Looking west at downtown Delavan
|Motto: 19th Century Circus Capital of America|
Location of Delavan, Wisconsin
|• Total||7.22 sq mi (18.70 km2)|
|• Land||6.76 sq mi (17.51 km2)|
|• Water||0.46 sq mi (1.19 km2) 6.37%|
|Elevation||925 ft (282 m)|
|• Estimate (2012)||8,481|
|• Density||1,251.9/sq mi (483.4/km2)|
|Time zone||CST (UTC-6)|
Delavan is a city in Walworth County, Wisconsin, United States. The population was 8,463 at the 2010 census. The city is located partially within the Town of Delavan but the two entities are politically independent. City events include the Delavan Train Show in March and Heritage Fest in August.
Delavan sits in the middle of what was at one time an inland sea. During the last Ice Age, many glaciers, the last of which was known as the Michigan tongue, covered this area. The Michigan tongue descended down what is now known as Lake Michigan. A large section of this glacier broke off, pushing southwest into the area now known as Walworth County. Geologists have called this section of the glacier "the Delavan lobe".
The first humans known to inhabit the Delavan area were Native Americans around the era of 1000 BC. Later, between 500-1000 AD, Mound Builders lived in what is now the Delavan Lake area. Mound Builders were of the Woodland culture. The effigy mounds they erected along the shores of Delavan Lake numbered well over 200, according to an archeological survey done in the late 19th century by Beloit College. Many were along the north shore of the lake where Lake Lawn Resort now stands. The Potawotomi Indians also settled around the lake in the late 18th century, although there were only an estimated 240 in the county. Some of their burial mounds are preserved in what is now Assembly Park.
From the mid-17th century through the mid-18th century, this area was part of what was known as "New France" and was under the French flag. It came under British rule and a part of the Province of Quebec following the French and Indian War. In accordance with the Treaty of Paris (1783), it was turned over to the United States and a part of the newly established Northwest Territory.
Between 1800 and 1836, the Delavan area was part of the Indiana Territory, followed by the Illinois Territory, finally becoming part of the Wisconsin Territory in 1836. Statehood was granted to Wisconsin in 1848.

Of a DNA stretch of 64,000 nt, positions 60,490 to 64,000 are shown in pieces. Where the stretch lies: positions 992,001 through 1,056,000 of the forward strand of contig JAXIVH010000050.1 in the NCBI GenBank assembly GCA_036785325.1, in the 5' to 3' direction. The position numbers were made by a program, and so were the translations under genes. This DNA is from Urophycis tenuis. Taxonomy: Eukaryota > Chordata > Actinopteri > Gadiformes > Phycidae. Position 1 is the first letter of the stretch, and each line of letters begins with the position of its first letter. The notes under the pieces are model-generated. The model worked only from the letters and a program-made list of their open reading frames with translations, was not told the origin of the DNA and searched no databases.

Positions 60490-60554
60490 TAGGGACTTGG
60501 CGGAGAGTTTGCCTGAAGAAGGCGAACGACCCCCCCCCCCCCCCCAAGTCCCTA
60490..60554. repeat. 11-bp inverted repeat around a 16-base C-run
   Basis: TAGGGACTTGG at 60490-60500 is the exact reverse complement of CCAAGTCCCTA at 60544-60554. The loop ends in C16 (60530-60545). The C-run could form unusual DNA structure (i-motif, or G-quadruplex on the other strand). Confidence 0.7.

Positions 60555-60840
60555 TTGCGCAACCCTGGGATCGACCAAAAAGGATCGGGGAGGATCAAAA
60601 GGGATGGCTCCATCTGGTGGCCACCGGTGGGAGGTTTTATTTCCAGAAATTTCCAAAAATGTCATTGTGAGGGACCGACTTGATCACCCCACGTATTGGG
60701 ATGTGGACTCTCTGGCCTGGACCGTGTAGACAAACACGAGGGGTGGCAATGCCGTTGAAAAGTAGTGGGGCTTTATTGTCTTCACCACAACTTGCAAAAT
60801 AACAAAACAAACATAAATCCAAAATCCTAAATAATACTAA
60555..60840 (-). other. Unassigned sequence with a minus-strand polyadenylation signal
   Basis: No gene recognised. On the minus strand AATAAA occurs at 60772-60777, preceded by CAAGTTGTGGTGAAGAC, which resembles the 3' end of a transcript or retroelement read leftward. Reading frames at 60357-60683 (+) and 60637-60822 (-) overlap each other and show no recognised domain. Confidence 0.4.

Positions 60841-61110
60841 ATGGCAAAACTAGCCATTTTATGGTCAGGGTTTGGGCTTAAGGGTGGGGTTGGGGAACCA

Delavan was a New England settlement. The original founders of Delavan consisted entirely of settlers from New England. These people were "Yankee's", that is to say they were descended from the English Puritans who settled New England in the 1600s. They were part of a wave of New England farmers who headed west into what was then the wilds of the Northwest Territory during the early 1800s. Most of them arrived as a result of the completion of the Erie Canal and the end of the Black Hawk War. Delavan's first white settlers arrived in 1836, finding the area to be dense forests with prairies on both the east and west sides with plenty of game available for hunting. When they arrived in what is now Delavan there was nothing but dense virgin forest and wild prairie, the "Yankee" New Englanders laid out farms, constructed roads, erected government buildings and established post routes. They brought with them many of their Yankee New England values, such as a passion for education, establishing many schools as well as staunch support for abolitionism. They were mostly members of the Congregationalist Church though some were Episcopalian. Due to the second Great Awakening some of them had converted to Methodism and some became Baptist before moving to what is now Delavan. Delavan, like much of Wisconsin, would be culturally very continuous with early New England culture for most of its early history. It was named after Edward C. Delavan, temperance leader in Albany, New York. In the late 1880s, German immigrants began to settle in Delavan, making up less than one out of thirty settlers in the town before this date. Generally there was little conflict between them and the "Yankee" settlers, however when conflict did arise it focused around the issue of prohibition of alcohol. On this issue the Yankees were divided and the Germans almost unanimously were opposed to it, tipping the balance in favor of opposition to prohibition. Later the two communities would be divided on the issue of World War I in which, once again, the Yankee community would be divided and the Germans were unanimously opposed to American entry into the war. The Yankee community was generally pro-British, however many of the Yankees also did not want America to enter the war themselves. The Germans were sympathetic to Germany and did not want the United States to enter into a war against Germany, but the Germans were not anti-British. Prior to World War I, many German community leaders in Wisconsin spoke openly and enthusiastically about how much better America was than Germany, due primarily (in their eyes) to the presence of English law and the English political culture the Americans had inherited from the colonial era, which they contrasted with the turmoil and oppression in Germany which they had so recently fled.